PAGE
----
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Bastille Day (Review)

21/04/2016 13:51

The set-up of a movie is crucial and in Bastille Day's opening scenes we see a naked young woman attracting tourists' attention on the steps of Montmartre - apparently so her partner can rob them while they are ogling her breasts. Inexplicably, it transpires that the naked woman doesn't really know her accomplice, so just why she agrees to do this is a mystery - as is much of this movie's plot.

Richard Madden plays Michael Mason, an adroit pickpocket who becomes embroiled in an elaborate heist to rip off the French national bank. And apparently only one man can stop this - CIA agent Sean Briar, played by Idris Elba. Die Hard in Paris this is not. I would like to say that I enjoyed the rooftop chase sequences, the kinetic fight sequences, but I didn't really - I felt that I'd seen it all before in other, better movies. Namely The Bourne Identity and the Bond reboot Skyfall. It never feels as though Briar is in any real danger so it's hard to root for him or invest in the story in any way.

Then there's the hokey dialogue that had me laughing out loud at some points (and not in a good way). The actors do their best but they are let down by a pedestrian script that lacks invention and wit. I also have to say that Bastille Day is a real boy fest; women hardly get a look-in here. Kelly Reilly is wasted as Briar's handler, Karen Dacre - so much so, I had to wonder why she signed up for this project. And then I checked the credits and saw that Amazon was involved. I trust she was suitably renumerated (enough to make her own movie, I hope).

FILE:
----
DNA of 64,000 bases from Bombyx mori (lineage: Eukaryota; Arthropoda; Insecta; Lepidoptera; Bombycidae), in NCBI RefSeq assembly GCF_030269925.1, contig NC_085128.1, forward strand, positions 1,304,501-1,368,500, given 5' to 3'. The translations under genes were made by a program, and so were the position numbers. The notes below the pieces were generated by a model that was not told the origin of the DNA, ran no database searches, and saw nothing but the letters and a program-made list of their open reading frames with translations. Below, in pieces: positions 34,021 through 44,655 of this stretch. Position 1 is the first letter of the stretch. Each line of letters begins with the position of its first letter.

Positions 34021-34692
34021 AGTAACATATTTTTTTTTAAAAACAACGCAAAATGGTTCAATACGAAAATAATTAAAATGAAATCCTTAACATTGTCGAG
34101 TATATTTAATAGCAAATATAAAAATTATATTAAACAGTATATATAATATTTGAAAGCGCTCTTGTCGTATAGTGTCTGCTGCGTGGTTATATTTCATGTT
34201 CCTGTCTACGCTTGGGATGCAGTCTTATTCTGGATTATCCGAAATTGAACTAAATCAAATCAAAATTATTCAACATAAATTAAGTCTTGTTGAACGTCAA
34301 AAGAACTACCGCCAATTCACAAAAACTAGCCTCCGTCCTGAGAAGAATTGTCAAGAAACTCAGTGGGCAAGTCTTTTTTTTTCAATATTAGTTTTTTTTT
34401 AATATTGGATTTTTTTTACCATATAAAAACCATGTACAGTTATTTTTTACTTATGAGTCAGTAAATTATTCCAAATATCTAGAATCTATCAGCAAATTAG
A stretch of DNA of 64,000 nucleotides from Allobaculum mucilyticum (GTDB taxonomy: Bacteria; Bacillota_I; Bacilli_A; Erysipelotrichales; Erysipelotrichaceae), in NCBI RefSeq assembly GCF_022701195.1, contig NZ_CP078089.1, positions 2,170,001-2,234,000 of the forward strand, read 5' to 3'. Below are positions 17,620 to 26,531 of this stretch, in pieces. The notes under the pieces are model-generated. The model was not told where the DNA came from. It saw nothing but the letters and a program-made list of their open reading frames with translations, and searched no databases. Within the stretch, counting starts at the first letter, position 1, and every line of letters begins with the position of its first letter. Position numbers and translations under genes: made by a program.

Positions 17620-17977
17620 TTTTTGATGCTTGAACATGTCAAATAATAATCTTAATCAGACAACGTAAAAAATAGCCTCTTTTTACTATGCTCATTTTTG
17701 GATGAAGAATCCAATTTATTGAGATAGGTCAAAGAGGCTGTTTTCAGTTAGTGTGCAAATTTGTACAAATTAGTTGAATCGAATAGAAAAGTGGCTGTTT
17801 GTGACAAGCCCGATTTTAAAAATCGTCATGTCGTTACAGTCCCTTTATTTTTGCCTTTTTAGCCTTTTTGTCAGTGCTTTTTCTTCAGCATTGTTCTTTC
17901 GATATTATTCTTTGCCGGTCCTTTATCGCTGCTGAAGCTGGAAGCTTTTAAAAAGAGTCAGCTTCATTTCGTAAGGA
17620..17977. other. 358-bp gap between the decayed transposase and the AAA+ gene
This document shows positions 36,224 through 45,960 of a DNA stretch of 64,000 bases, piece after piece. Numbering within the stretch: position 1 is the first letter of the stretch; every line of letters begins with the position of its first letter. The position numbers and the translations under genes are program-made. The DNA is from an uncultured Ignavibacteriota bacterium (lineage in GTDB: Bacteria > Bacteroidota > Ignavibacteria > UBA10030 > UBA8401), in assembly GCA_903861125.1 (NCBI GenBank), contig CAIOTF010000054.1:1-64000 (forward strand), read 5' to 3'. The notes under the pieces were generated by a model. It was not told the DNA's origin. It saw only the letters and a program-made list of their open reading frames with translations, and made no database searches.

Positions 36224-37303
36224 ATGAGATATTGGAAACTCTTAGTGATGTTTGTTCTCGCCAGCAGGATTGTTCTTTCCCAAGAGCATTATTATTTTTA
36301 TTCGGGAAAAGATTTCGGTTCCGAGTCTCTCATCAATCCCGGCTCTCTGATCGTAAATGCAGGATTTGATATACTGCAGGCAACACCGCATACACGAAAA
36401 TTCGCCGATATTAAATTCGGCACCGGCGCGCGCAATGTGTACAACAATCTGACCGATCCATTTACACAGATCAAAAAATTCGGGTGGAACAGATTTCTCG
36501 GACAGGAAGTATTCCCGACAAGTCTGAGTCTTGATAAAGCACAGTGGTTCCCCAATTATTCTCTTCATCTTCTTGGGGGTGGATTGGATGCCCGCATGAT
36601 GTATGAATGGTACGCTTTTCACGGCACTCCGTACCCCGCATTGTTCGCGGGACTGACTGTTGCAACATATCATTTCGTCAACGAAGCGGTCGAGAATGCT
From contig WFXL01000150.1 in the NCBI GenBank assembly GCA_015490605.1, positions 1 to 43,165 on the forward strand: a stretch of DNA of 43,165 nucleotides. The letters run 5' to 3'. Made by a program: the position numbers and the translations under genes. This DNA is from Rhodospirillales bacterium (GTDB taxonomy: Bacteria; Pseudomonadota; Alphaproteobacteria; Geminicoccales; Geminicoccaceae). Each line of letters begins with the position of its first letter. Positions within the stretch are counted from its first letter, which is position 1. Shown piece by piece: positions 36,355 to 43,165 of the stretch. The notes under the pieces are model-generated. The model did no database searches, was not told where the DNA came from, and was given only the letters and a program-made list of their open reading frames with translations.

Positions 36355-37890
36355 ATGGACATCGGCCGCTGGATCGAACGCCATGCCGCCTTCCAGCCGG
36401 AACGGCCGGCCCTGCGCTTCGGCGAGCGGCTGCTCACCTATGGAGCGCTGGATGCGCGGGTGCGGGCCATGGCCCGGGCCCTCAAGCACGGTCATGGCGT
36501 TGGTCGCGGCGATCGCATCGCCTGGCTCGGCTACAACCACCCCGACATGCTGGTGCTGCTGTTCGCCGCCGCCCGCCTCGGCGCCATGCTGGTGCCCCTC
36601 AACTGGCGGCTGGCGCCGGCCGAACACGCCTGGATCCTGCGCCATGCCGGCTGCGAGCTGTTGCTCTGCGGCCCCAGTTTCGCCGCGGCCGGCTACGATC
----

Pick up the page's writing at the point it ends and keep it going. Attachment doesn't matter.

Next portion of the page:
I was so surprised at the script's failings, I had to look up the writer on Imdb.com. According to their listings, he seems to have come from nowhere and is slated to write the next instalment in the Bourne franchise. All I can say is I hope the studio already has a team of other writers in place to rewrite him. Meanwhile James Watkins, the director, was behind Eden Lake and The Woman in Black. Bastille Day seems like a huge leap - perhaps a leap too far.

Bastille Day is an ambitious experiment, an attempt to do a large scale action movie in a European setting - but ultimately that experiment fails. Would that the producers had hired a script consultant (or a female writer) to add some much-needed humour and heart to this empty affair.

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